There is a social responsibility attached to writing for children – you’re opening up their world – whether in terms of language or emotions or adventures, you’re illuminating a path and it better be a fun and safe one that’s worthy of their time.
Here is a video you can watch where I’ve talked about getting published. It covers a wide area of publishing and how to get in etc and this hopefully will answer a lot of questions.
So after all these long-winded advice here is a simple takeaway.
Here are some practical pointers.
- Read the FAQs I’ve created so you can ask questions in an informed way.
- If you’ve not already gotten hold of this book, please do so. https://www.amazon.co.uk/Childrens-Writers-Artists-Yearbook-2021/dp/1472968182 – they contain a starting list of agents. You must of course google and narrow down the list and figure out whom to submit to. At any point don’t submit to more than 3 agents. Scatter-gun approaches don’t work.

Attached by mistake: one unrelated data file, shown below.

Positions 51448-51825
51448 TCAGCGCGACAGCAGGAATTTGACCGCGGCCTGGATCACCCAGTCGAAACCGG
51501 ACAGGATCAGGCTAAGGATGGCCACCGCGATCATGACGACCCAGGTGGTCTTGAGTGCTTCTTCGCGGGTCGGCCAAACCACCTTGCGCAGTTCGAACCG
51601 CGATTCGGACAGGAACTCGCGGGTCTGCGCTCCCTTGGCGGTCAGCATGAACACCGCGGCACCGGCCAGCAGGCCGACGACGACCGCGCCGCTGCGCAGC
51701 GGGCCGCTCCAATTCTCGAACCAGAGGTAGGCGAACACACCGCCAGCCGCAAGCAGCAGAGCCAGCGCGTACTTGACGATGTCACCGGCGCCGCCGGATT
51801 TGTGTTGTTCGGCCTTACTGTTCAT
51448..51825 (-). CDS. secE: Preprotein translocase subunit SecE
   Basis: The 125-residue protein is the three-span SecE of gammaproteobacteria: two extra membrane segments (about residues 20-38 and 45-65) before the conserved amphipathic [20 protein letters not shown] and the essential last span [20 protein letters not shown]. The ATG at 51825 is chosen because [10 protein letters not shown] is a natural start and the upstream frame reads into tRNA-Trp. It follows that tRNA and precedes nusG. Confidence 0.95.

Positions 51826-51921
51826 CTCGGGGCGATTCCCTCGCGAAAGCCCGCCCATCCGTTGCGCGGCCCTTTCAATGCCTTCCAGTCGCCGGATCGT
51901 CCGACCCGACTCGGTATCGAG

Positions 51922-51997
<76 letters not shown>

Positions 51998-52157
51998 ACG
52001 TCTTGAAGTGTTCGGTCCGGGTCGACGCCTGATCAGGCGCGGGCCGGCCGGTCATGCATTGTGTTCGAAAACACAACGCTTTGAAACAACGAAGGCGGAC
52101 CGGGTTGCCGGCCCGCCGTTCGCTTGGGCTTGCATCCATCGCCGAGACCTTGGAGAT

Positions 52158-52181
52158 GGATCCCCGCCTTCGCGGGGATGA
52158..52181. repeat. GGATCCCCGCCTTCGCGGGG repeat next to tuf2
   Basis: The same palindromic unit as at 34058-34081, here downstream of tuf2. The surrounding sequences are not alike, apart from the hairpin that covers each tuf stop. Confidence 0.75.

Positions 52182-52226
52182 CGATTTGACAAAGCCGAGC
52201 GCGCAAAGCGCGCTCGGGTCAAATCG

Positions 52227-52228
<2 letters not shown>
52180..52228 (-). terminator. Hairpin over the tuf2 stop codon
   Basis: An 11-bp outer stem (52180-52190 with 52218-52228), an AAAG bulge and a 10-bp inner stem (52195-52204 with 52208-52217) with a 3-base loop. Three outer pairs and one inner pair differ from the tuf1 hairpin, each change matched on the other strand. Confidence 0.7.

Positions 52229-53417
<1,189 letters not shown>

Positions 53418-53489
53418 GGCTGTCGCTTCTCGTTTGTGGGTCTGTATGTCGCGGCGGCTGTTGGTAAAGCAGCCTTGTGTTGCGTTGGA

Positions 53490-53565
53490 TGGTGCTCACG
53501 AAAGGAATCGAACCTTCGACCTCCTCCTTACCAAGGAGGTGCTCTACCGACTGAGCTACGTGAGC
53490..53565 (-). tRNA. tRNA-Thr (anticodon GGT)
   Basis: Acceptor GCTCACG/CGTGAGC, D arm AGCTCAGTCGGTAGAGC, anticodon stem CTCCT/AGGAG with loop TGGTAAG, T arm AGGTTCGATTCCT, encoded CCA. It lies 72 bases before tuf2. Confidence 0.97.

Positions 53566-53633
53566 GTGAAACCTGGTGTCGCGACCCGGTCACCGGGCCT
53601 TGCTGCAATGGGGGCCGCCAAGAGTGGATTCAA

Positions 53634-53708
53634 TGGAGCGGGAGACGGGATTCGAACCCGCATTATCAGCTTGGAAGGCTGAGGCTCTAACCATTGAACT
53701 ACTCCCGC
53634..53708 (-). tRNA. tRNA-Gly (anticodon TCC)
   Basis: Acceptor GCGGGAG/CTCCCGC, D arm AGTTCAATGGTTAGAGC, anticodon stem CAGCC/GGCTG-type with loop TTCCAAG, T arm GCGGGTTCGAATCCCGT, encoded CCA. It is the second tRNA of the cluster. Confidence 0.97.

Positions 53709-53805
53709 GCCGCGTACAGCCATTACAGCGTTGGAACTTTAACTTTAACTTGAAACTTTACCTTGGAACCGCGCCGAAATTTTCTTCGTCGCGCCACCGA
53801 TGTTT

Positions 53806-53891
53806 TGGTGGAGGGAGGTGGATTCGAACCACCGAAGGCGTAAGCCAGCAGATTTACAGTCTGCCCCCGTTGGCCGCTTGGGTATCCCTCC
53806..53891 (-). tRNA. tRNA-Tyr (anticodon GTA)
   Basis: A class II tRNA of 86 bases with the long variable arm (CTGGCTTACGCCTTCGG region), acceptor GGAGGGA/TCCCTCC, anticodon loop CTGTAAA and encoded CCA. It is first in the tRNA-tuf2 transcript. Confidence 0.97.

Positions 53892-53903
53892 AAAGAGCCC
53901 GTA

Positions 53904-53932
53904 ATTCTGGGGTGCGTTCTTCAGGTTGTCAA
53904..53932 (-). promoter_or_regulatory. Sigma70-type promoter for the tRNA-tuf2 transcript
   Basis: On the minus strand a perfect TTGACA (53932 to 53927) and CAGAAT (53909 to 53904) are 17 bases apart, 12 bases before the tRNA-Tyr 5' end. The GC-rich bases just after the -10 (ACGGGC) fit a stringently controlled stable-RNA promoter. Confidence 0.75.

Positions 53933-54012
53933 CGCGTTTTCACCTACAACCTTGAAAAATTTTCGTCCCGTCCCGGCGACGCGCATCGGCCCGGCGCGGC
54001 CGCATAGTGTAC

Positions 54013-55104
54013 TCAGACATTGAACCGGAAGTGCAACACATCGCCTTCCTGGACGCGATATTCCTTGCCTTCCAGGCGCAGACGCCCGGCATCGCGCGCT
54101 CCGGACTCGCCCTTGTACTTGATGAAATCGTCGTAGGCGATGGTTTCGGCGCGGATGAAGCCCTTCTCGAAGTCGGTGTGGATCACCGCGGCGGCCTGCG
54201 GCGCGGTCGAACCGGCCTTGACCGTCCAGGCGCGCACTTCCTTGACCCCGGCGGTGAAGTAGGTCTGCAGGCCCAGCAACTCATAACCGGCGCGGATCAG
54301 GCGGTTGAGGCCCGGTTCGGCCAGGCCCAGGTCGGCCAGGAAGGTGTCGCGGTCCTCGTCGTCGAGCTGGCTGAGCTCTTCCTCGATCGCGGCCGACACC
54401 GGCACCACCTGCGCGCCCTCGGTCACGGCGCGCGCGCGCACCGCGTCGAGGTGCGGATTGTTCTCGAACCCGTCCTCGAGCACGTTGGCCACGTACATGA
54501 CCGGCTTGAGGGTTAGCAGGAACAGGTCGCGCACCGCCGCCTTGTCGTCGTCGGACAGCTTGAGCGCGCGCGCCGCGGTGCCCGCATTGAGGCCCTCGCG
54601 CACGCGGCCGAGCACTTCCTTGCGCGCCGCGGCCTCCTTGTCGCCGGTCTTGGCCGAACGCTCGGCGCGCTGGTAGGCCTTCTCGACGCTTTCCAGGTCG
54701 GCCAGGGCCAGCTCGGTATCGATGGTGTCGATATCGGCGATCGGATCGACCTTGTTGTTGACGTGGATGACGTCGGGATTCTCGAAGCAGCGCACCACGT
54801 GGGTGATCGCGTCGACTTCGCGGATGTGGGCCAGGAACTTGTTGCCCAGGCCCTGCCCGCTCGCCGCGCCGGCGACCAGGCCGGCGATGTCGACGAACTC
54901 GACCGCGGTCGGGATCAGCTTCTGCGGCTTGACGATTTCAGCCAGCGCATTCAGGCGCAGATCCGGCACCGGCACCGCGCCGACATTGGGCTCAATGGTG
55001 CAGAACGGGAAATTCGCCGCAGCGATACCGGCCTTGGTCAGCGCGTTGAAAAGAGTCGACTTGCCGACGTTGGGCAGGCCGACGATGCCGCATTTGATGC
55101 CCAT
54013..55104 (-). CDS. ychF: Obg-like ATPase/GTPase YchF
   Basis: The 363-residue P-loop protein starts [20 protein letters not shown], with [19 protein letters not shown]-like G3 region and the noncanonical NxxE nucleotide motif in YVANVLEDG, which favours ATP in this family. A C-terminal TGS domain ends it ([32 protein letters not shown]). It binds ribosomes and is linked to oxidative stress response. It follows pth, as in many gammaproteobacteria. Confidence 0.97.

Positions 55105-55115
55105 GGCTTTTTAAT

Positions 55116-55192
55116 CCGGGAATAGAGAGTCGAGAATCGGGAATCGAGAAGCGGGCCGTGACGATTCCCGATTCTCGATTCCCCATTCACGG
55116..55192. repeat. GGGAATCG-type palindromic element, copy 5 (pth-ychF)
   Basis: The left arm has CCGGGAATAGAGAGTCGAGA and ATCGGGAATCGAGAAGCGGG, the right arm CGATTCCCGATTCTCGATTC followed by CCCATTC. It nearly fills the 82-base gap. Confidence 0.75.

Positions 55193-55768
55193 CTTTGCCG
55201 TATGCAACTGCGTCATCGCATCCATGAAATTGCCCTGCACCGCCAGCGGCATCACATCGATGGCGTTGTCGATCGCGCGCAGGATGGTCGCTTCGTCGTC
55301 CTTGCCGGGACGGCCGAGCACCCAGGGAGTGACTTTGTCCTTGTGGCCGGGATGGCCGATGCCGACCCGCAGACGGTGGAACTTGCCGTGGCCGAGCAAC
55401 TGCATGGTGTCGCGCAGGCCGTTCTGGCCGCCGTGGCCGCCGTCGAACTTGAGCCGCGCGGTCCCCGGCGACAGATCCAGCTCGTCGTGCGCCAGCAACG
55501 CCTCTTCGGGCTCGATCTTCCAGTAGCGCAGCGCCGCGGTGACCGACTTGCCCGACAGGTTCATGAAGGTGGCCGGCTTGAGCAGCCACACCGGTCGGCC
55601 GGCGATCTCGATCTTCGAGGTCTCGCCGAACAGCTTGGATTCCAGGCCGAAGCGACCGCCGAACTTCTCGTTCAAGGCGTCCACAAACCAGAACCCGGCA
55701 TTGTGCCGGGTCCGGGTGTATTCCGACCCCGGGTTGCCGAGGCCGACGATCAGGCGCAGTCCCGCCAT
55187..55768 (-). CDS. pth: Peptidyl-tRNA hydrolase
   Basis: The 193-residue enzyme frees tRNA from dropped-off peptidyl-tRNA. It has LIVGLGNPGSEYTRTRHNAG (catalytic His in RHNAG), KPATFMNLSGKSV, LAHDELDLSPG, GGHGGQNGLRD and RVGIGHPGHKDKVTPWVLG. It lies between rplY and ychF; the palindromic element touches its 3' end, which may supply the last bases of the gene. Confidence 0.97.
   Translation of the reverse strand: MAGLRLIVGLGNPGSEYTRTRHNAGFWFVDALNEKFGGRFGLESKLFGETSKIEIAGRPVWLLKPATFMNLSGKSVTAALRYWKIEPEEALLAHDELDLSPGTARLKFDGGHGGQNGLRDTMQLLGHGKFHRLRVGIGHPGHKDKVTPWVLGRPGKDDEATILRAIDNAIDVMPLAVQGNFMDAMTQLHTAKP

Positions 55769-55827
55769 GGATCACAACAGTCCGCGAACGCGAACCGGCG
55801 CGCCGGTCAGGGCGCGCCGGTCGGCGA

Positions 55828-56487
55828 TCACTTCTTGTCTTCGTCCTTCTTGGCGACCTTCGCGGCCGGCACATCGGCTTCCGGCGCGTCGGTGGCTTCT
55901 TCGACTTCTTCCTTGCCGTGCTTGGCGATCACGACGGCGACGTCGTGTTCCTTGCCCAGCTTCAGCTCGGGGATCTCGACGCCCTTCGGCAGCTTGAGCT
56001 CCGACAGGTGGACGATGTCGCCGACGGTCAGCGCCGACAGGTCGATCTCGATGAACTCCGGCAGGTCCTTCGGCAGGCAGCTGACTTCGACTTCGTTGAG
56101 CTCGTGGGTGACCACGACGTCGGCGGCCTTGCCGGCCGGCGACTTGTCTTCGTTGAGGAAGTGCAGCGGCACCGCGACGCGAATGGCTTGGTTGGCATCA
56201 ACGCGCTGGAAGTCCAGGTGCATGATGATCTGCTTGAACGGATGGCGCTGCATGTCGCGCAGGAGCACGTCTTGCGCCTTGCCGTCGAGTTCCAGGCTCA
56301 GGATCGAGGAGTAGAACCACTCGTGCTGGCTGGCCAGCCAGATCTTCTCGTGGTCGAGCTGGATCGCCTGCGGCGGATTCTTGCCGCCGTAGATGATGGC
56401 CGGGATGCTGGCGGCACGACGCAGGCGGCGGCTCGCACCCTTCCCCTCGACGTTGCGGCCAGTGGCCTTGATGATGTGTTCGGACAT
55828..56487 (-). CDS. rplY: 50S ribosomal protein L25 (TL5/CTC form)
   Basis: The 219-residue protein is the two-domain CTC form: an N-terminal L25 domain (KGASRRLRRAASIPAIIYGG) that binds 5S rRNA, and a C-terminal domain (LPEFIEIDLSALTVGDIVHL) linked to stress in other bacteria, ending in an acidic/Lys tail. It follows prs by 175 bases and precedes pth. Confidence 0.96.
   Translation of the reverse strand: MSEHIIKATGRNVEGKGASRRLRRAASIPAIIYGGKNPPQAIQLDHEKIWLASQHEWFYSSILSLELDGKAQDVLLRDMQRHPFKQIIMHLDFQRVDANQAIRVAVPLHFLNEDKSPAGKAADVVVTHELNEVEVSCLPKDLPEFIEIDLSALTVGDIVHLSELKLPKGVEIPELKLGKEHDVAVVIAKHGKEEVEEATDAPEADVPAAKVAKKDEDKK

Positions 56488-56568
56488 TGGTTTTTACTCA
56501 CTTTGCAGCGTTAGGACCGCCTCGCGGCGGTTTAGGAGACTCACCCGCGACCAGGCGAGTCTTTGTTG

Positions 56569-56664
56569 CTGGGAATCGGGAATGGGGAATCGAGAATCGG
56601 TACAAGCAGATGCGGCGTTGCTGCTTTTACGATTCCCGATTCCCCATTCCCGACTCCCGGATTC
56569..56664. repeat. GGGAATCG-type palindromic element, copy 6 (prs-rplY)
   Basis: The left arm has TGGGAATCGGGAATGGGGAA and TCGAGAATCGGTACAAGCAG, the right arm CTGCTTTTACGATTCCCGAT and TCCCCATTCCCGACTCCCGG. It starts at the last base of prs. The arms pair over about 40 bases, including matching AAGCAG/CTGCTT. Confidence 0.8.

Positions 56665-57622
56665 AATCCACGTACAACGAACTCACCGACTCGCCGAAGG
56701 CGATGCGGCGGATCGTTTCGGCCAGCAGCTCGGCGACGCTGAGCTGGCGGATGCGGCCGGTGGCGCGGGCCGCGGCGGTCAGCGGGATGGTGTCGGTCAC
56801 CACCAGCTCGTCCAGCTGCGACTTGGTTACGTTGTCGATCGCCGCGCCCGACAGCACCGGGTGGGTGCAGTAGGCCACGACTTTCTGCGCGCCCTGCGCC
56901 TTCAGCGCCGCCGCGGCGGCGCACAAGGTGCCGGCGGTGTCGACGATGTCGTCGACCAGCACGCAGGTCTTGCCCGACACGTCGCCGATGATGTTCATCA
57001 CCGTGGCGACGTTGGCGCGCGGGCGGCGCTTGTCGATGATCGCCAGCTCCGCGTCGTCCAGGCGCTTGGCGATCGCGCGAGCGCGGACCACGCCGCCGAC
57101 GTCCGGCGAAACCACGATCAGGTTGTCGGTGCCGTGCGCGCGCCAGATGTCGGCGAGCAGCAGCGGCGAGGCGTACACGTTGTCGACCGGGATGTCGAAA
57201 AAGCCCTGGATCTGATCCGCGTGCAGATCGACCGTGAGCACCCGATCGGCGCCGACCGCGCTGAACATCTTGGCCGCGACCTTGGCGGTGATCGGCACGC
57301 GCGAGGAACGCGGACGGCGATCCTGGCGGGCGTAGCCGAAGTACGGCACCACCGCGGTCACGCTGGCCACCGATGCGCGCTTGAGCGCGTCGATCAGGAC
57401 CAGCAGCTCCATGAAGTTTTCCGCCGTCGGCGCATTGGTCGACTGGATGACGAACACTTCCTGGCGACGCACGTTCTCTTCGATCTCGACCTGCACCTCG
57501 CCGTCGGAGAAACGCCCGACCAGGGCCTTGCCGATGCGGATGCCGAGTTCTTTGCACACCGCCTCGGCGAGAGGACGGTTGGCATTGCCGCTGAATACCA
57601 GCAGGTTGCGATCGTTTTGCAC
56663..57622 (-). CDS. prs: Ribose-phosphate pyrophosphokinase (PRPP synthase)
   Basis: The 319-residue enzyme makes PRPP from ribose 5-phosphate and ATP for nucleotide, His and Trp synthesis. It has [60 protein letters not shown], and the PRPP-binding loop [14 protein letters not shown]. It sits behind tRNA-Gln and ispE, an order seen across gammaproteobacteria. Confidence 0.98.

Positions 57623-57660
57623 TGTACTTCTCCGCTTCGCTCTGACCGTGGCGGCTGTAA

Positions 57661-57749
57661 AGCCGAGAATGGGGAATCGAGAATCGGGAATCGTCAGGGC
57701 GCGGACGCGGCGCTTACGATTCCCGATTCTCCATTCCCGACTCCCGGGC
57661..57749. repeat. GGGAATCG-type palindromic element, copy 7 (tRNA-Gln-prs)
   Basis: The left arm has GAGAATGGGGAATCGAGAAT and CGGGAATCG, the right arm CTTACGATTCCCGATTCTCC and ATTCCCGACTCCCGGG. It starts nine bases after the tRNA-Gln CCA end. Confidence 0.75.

- You can enter a number of competitions. Just google them and find reputed ones. FAB Prize is something you must look out and submit every year to. There are also competitions run for members by SCBWI and also competitions are run during the Winchester Writing conference.
- Check out Megaphone Write – a development scheme for BAME writers and apply to be mentored one-to-one. https://megaphonewrite.com/ (follow their blog even if their scheme is already closed for the year).
- Check out Booktrust Represents and get included in their FB groups and mailers, they run free courses throughout the year for BAME writers https://www.booktrust.org.uk/what-we-do/programmes-and-campaigns/booktrust-represents/
- SpreadTheWord is running a children’s writing workshop in 2021 https://www.nawe.co.uk/DB/events/spread-the-word-masterclass-how-to-find-the-perfect-idea-for-your-childrens-book-with-jasmine-richards.html which will be useful. Jasmine Richards has huge experience and can give you more advice on developing your book.
- Check out the following blogs:
Finally I leave you with this – http://www.chitrasoundar.com/writing/2020/10/31/i-wish-i-knew-this-when-i-was-a-beginning-writer/